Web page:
“We [CAM] believe the youth are vital to addressing health equity issues because we are the ones being targeted. We are also more prone to purchase products such as Tobacco and for many the problem starts as early as high school. One of the main things we learned is that the Tobacco industry targets youth to buy their products.” – Carmy, CAM youth leader
On March 11, 2016, San Francisco’s Mayor Ed Lee signed the Tobacco 21 ordinance into law and YLI’s youth program Community Action Model (CAM) provided public testimony in support of the policy. This legislation makes San Francisco the second major city – after New York – to raise the purchasing age of tobacco from 18 to 21. Tobacco 21 holds tobacco merchants accountable for selling tobacco and electronic cigarettes responsibly, it does not criminalize youth for use or possession of tobacco products.
CAM supports Tobacco 21 because we believe in the power of environmental prevention in health equity. Through youth-led action research, CAM frames health issues, researches the issues, and then develops recommendations based on data to support a policy solution that improves health in our communities.
CAM focuses on limiting unhealthy messages in the communities most impacted by unhealthy advertising: low income communities and communities of color. Youth leader Eli says, “Alcohol, tobacco and junk food advertisements bombard liquor stores and corner stores in low-income communities specifically in Mission, Bayview and Tenderloin….I realized that my family, friends, and neighbors are at risk of making unhealthy choices due to the advertisement that surrounds us every single day.”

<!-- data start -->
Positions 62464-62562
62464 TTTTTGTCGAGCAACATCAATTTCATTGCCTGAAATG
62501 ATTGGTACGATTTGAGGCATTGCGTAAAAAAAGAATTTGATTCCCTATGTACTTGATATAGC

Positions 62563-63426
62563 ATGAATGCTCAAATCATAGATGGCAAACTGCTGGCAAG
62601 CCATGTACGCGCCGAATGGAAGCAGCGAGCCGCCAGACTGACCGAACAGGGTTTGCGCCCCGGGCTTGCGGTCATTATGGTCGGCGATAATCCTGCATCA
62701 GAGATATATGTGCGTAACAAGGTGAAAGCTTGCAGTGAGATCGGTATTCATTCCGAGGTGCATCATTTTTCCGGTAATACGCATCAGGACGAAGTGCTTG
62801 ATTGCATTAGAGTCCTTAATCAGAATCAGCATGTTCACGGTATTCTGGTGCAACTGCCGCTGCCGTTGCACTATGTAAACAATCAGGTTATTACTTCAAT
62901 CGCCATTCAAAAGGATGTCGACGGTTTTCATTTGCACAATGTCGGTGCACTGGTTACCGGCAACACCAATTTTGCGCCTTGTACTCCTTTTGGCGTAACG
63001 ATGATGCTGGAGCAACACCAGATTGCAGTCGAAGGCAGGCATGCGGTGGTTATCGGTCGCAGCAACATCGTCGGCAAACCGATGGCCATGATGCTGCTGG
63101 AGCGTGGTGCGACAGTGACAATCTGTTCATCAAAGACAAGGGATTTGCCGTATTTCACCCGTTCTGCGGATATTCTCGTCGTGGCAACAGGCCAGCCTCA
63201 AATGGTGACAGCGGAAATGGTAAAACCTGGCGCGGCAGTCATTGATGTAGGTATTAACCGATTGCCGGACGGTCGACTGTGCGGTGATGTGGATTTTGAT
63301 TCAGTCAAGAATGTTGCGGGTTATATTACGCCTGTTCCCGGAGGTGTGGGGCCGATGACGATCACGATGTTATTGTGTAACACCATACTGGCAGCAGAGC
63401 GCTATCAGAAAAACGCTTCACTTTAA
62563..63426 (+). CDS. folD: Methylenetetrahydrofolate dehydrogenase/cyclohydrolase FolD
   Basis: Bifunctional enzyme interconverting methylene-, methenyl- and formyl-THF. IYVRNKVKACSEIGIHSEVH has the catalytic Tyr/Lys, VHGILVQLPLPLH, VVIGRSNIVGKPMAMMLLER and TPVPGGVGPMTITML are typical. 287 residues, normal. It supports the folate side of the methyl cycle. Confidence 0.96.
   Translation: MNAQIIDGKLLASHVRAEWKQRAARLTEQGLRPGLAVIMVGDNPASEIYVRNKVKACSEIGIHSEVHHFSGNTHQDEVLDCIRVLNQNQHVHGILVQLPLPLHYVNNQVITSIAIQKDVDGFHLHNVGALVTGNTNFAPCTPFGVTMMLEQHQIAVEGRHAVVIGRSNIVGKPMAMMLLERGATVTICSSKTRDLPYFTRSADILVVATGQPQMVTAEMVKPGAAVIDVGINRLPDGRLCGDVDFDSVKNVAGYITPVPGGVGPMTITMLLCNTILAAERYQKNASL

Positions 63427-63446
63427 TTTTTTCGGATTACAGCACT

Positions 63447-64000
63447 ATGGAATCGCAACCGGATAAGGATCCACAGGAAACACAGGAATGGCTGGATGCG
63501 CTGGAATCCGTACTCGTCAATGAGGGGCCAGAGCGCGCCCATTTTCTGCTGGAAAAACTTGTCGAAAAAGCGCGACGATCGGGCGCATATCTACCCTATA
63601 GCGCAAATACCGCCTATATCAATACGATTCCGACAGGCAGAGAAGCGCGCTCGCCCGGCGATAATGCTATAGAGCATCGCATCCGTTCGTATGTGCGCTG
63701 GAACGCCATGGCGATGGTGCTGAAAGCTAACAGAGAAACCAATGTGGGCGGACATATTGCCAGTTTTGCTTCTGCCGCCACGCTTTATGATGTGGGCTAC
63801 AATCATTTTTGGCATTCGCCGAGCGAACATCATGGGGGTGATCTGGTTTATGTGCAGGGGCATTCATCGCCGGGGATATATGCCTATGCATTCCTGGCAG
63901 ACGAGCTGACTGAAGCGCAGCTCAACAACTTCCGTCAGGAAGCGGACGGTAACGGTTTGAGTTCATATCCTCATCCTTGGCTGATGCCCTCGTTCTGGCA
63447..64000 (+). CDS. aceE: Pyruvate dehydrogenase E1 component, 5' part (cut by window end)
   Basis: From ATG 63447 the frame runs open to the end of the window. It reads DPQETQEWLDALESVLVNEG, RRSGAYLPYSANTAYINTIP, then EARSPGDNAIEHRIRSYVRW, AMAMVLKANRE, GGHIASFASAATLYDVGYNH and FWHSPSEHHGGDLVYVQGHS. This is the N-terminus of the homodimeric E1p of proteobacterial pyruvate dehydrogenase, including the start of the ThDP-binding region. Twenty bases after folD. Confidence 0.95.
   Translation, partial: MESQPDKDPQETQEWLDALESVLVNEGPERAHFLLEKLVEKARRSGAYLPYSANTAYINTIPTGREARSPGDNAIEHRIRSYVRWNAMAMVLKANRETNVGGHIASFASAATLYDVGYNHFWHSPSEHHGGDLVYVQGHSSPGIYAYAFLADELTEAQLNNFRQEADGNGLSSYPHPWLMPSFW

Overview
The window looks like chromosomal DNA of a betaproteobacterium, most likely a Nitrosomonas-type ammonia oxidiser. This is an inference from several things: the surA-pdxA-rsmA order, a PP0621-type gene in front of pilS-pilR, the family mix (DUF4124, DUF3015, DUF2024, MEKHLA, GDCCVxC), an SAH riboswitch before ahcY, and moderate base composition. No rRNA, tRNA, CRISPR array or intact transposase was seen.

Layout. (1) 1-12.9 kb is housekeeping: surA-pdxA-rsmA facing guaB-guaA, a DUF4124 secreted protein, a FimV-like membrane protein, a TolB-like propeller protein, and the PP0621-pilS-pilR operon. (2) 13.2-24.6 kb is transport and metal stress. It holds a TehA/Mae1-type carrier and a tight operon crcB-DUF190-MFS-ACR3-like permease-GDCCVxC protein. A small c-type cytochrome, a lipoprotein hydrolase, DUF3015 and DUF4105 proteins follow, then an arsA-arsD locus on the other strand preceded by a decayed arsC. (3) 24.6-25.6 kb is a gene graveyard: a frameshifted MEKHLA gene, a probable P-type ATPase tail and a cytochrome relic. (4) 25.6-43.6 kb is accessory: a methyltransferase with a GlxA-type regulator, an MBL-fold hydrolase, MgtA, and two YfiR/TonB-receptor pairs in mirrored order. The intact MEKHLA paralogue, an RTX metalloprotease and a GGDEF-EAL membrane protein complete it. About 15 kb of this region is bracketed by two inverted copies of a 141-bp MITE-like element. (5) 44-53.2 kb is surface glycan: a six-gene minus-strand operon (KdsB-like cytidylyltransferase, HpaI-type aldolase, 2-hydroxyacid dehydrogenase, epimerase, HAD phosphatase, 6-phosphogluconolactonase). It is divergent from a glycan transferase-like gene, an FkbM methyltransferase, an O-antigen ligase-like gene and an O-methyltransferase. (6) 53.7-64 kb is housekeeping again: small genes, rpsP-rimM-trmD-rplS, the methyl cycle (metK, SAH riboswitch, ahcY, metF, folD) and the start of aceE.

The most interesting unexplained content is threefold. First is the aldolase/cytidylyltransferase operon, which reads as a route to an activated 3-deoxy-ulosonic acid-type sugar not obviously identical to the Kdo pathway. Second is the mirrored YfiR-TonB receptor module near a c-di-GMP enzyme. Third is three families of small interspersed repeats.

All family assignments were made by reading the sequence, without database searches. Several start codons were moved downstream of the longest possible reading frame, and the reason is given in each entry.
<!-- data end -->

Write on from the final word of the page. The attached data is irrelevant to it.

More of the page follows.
CAM is a proud member of the Tobacco Free Coalition, whose mission is, ” to implement an appropriate tobacco control plan that addresses unique diversity of SF and includes environmental change through policy development, media advocacy as well as cessation services.” Our partners in the successful passing of Tobacco 21 were Tobacco Free Coalition, American Heart Association, American Cancer Society, American medical association, UCSF Tobacco Control Research & education, BACR, Breathe California, Vietnamese Youth Development Center, and Tenderloin Healthy Cornerstore Coalition.
On March 1, 2016, the San Francisco Board of Supervisors unanimously approved the Tobacco 21 ordinance introduced by Supervisor Scott Wiener. San Francisco has a long history of passing legislation geared towards curbing smoking. In the last 10 years, it has banned smoking in restaurants, bars, playgrounds, parks, taxis, on public transit vehicles, wharves, docks, athletic fields, bus stops, golf courses and charity bingo games. In addition to being instrumental in passing all these smoke-free ordinances, Tobacco Free Coalition has successfully pushed for smoke-free public housing, banning tobacco advertising in the City, and for tobacco-free pharmacies.
Tobacco 21 will take effect on July 1, 2016.